thumbnailFigure 3. Analyses of the efficacy of miR30-shRNA/Luc in vivo in adult rat brain. a: (1) LV-mCMV/SYN-tTA and (2) LV-mCMV/GfaABC1D-tTA mediated Dox-controllable Luc knock-down in DVC in rats. b: (1) LV-mCMV/SYN-tTA and (2) LV-mCMV/GfaABC1D-tTA mediated Dox-controllable Luc knock-down in HIP in rats. Rats in groups A, A', B and B' were not treated with Dox. Rats in groups C and C' drank Dox-containing water post-injection for 7 days. There were 3 rats in each group. A: LVVs-miRLuc-control1; B, C: LVVs-miRLuc-neurone; A': LVVs-miRLuc-control2; B', C': LVVs-miRLuc-glia. *P < 0.01, **P = 0.18, compared with group A. ♦P < 0.01, ♦♦P = 0.48, compared with group A'. •P = 0.12, ••P = 0.23, compared with group A. ♠P = 0.03, ♠♠P = 0.17, compared with group A'.

Additional file 2. Figure S1 Neurone- and astrocyte-targeted knock-down is cell-type specific. LV-mCMV/SYN-tTA and LV-mCMV/GfaABC1D-tTA mediated luciferase knock-down is cell-type specific. a: LV-mCMV/GfaABC1D-tTA controlled miR30-shRNA/Luc didn't knockdown Luc expression in neurones. b: LV-mCMV/SYN-tTA controlled miR30-shRNA/Luc didn't knockdown Luc expression in glia. A: LVVs-miRLuc-control1; B: LV-SYN-Luc + LV-Tretight-GFP-miR30-shRNA/Luc + LV-mCMV/GfaABC1D-tTA. A': LVVs-miRLuc-control2; B': LV-GfaABC1D-Luc + LV-Tretight-GFP-miR30-shRNA/Luc + LV-mCMV/SYN-tTA.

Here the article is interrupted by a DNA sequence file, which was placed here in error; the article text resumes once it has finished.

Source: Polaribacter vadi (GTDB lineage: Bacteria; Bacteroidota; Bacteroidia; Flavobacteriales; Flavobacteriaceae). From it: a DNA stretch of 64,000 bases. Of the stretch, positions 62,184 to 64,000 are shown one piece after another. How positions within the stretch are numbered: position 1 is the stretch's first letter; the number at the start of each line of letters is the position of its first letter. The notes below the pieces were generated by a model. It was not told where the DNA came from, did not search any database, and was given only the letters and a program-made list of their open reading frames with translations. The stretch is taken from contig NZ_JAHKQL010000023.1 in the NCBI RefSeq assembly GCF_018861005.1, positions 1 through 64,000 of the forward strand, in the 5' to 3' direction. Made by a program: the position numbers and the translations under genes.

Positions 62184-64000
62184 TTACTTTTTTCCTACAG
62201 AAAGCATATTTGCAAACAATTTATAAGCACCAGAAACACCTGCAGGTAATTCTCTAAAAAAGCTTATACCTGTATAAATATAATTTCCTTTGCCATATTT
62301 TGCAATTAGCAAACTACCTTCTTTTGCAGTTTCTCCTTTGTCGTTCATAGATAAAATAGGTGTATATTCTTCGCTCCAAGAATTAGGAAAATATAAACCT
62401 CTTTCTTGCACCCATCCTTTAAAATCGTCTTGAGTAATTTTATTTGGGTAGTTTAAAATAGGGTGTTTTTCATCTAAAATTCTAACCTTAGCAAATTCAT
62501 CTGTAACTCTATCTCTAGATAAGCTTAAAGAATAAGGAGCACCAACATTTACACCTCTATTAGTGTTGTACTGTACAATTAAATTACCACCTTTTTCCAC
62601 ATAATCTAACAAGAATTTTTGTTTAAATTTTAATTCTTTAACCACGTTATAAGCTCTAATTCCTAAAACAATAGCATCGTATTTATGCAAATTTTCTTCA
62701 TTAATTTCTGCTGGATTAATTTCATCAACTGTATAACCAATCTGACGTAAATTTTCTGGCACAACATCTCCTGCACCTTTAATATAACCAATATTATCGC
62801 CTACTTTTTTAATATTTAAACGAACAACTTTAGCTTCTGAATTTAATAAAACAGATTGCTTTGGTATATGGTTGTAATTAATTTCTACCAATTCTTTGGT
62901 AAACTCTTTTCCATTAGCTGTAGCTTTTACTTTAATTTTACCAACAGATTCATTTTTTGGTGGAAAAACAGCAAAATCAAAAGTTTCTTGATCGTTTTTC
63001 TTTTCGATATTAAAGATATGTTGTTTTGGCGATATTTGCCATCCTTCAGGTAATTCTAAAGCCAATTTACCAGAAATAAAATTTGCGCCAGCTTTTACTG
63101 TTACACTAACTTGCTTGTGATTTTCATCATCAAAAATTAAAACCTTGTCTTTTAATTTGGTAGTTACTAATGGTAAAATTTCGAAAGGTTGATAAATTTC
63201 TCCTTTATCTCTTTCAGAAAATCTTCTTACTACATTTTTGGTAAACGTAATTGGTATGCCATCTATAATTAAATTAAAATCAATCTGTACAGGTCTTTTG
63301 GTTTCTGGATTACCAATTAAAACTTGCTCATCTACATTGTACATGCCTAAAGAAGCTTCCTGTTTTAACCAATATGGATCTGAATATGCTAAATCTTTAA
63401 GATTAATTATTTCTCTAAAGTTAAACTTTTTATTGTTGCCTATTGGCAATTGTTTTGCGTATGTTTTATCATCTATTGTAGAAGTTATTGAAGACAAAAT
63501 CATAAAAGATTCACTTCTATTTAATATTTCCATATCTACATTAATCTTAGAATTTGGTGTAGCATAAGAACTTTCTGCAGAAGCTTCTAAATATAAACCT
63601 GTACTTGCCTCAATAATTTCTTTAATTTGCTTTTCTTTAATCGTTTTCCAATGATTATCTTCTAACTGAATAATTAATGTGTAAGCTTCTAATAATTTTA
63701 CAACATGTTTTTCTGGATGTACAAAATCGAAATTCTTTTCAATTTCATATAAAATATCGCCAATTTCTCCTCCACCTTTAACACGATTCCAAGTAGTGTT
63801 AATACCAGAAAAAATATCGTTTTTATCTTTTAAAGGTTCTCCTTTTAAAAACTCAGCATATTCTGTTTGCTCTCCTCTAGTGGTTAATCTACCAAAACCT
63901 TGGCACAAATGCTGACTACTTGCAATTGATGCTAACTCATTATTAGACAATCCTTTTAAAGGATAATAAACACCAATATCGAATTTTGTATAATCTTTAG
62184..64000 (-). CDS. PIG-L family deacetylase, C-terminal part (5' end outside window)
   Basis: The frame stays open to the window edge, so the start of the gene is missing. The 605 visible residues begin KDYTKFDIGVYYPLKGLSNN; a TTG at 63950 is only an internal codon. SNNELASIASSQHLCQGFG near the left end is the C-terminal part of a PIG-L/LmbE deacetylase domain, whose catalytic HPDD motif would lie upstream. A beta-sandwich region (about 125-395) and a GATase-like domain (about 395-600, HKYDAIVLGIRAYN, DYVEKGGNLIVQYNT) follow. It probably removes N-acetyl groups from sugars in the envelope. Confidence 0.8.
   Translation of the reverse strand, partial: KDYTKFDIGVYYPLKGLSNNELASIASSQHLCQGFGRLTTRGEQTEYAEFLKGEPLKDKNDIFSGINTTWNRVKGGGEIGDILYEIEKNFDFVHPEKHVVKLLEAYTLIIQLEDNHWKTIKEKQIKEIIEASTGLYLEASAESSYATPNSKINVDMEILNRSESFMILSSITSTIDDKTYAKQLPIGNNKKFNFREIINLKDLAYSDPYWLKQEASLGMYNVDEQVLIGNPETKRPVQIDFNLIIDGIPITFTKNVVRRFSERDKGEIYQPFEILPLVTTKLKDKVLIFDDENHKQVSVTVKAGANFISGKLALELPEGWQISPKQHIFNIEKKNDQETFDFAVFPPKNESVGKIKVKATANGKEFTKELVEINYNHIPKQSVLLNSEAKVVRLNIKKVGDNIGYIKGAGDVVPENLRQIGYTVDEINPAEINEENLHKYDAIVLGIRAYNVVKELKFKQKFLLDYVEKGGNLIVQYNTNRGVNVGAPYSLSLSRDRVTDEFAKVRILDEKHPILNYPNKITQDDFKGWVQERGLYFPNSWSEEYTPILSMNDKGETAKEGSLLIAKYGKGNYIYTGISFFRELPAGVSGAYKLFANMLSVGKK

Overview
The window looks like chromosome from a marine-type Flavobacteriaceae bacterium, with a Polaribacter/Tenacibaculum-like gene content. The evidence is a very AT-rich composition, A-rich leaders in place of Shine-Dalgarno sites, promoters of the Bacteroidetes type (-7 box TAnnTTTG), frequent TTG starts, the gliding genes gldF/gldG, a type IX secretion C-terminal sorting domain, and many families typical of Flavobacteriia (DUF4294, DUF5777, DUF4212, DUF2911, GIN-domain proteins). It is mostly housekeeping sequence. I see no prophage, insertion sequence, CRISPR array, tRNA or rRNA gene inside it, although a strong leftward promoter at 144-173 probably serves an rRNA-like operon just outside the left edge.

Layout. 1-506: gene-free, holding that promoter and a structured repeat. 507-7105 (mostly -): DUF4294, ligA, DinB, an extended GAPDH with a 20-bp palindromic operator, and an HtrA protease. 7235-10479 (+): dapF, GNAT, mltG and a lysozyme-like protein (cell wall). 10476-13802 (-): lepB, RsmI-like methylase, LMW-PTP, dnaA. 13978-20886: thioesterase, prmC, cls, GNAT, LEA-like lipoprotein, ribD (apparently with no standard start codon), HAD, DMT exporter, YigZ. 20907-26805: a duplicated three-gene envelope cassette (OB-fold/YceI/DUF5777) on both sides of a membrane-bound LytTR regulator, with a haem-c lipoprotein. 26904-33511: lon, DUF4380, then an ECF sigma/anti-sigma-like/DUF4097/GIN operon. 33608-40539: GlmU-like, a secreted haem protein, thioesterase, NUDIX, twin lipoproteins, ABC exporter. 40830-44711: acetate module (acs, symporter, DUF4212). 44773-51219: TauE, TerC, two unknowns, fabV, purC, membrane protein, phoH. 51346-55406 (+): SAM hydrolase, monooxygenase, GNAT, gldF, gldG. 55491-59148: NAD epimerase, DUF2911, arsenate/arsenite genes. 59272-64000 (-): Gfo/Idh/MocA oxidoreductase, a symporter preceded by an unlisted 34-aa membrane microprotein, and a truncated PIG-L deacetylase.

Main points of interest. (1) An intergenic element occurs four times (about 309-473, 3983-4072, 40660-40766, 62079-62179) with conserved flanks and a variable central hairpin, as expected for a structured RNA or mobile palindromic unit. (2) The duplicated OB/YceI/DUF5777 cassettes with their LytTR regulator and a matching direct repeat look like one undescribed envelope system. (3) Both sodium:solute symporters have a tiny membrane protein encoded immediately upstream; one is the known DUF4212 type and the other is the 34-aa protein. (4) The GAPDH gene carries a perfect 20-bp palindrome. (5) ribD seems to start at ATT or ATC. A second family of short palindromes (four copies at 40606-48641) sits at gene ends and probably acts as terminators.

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Surprisingly, much weaker Luc knock-down was observed using both the neurone-specific and the astrocyte-specific systems, LVVs-miRLuc-neurone and LVVs-miRLuc-glia in HIP compared to DVC [Figure 3b(1), B vs A; Figure 3b(2), B' vs A' ]. Reduction in Luc levels with neuronal system was ~ 27% (5.5 × 104 ± 1.64 × 104 vs 7.52 × 104 ± 2.48 × 104 RLU per HIP) and ~ 35% with the astrocytic system (6.32 × 105 ± 2.43 × 105 vs 9.65 × 105 ± 3.20 × 105 RLU per HIP). Neither effect was significant (P > 0.05), although the trend was clear in both cases.

nNOS gene knock-down in vitro and in vivo

While Luc knock-down is technically convenient it is an artificial approach as this gene is not expressed in the mammalian brain. Thus, it was important to demonstrate whether an endogenous gene is as prone to knock-down as an exogenously expressed transcript. We chose nNOS since this protein is abundantly expressed in both DVC and HIP (Figure 4 and [22-25]).

thumbnailFigure 4. Western-blot analyses of the functions of miR30-shRNA/nNOS both in vitro (a, b) and in vivo (c, d). a: In vitro tests in PC12 cells. - Dox, cells were cultured in the continuous absence of Dox; + Dox, cells were cultured in the continuous presence of Dox; 1: AD-CMV-nNOS + LVVs-miRnNOS-control1; 2, 3: AD-CMV-nNOS+ LVVs-miRnNOS-neurone; 4: AD-CMV-nNOS+ LVVs-miRnNOS-negative control1; 5: mock transfection. b: In vitro tests in 1321N1 cells. 1: AD-CMV-nNOS + LVVs-miRnNOS-control2; 2, 3:AD-CMV-nNOS + LVVs-miRnNOS-glia; 4: AD-CMV-nNOS + LVVs-miRnNOS-negative control2 5': mock transfection. c, d: In vivo tests in DVC (c) and HIP (d) in rats. Rats in groups 2, 4, were not treated with Dox. Rats in group 3 drunk Dox-containing water post-injection for 7 days. There were 3 rats in each group. 1: mock infection; 2, 3: LVVs-miRnNOS-neurone; 4: LVVs-miRnNOS-negative control2.